## Solving problems with Python

### From AstroEd

##### Revision as of 04:27, 14 February 2013 by WikiSysop (talk | contribs) (→‎Flow control)(diff) ← Older revision | Latest revision (diff) | Newer revision → (diff)

Now with many useful tools in hand, let us see how to make them work together to solve problems.

## Flow control

The if statement is fundamental to making decisions within a program. It works simply

```x=0.1
y=10.
z=0.
if x > 0.:
y = 1./x
elif x < -1.:
pass
elif x == 0:
print 'Cannot divide by zero.'
exit()
else:
y = 1./x
z = y
```

Notice that indentation (by any fixed number of spaces) is used to separate the functions within the statement, and that each branch is defined by a :. The end of a branch occurs when the indentation goes back to the previous level. Each decision is based on a logical boolean value such as (x > 0.), which is True when x is greater than 0. and False otherwise. Within the if processing, a break is a way to get out of that level without doing anything, and an exit() leaves the entire program.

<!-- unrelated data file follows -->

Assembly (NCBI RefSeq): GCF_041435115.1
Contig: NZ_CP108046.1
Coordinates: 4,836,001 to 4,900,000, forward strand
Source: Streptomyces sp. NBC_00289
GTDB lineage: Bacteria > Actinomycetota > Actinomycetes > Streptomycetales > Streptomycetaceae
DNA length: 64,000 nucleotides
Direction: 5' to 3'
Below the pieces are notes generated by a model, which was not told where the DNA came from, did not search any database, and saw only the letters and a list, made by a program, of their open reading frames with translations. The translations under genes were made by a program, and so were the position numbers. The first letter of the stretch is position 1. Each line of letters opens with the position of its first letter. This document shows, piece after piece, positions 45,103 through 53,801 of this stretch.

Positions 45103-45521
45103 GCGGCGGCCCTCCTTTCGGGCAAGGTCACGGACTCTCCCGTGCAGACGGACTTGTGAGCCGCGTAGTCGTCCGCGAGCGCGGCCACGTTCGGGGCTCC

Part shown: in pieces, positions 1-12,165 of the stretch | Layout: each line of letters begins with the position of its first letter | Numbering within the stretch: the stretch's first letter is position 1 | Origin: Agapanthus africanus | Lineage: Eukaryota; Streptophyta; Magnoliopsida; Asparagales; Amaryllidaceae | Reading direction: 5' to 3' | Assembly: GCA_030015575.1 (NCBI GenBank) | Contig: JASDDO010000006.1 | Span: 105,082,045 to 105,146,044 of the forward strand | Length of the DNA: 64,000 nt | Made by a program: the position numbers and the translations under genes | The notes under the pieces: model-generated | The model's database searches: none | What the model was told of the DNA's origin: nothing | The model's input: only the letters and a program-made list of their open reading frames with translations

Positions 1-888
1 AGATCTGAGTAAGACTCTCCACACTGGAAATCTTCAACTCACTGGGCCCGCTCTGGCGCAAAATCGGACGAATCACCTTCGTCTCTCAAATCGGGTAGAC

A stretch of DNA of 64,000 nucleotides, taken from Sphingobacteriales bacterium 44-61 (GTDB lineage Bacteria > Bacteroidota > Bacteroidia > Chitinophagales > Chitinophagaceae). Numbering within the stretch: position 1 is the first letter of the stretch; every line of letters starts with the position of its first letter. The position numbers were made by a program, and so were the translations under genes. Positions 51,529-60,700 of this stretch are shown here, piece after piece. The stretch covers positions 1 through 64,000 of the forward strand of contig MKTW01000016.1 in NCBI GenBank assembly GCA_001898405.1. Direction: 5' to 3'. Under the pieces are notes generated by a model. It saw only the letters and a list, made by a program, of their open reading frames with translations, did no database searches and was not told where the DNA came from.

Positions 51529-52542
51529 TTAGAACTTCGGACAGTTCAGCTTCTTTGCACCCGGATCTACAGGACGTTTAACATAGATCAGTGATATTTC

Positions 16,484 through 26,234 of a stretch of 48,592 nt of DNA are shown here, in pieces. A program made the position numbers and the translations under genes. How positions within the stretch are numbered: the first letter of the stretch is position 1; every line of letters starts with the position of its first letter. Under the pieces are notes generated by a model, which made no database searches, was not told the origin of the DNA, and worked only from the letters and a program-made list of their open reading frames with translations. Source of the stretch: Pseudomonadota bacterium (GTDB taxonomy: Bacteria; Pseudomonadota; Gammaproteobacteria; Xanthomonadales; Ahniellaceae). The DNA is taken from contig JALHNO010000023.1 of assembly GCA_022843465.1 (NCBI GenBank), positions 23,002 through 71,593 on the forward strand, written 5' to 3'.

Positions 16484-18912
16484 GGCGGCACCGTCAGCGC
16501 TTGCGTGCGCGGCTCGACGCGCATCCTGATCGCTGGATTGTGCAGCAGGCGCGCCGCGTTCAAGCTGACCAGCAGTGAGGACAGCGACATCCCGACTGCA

A while statement tests whether its argument is true, and sets up a loop that continues as long as it is. Program

```flag = True
x = 0.
while flag:
x = x + 1.
if x > 10.:
flag = False
print x
```

increases x until it is 11. and then prints the value.

Loops such as this may include a try block. This enables handling an exception, such as in this program to calculate x2 with input from keyboard.

```while True:
try:
x = int(raw_input("Please enter a number: "))
break
except ValueError:
print "Oops!  That was no valid number.  Try again..."
y=x**2
print y
```

Here a break exits the loop from the try block unless an exception is thrown. A while statement can also test for something that is changed in the loop.

## Examples

For examples of Python illustrating flow control, functions, and iteration, see the examples section.

## Assignments

For the assigned homework to use these ideas, see the assignments section.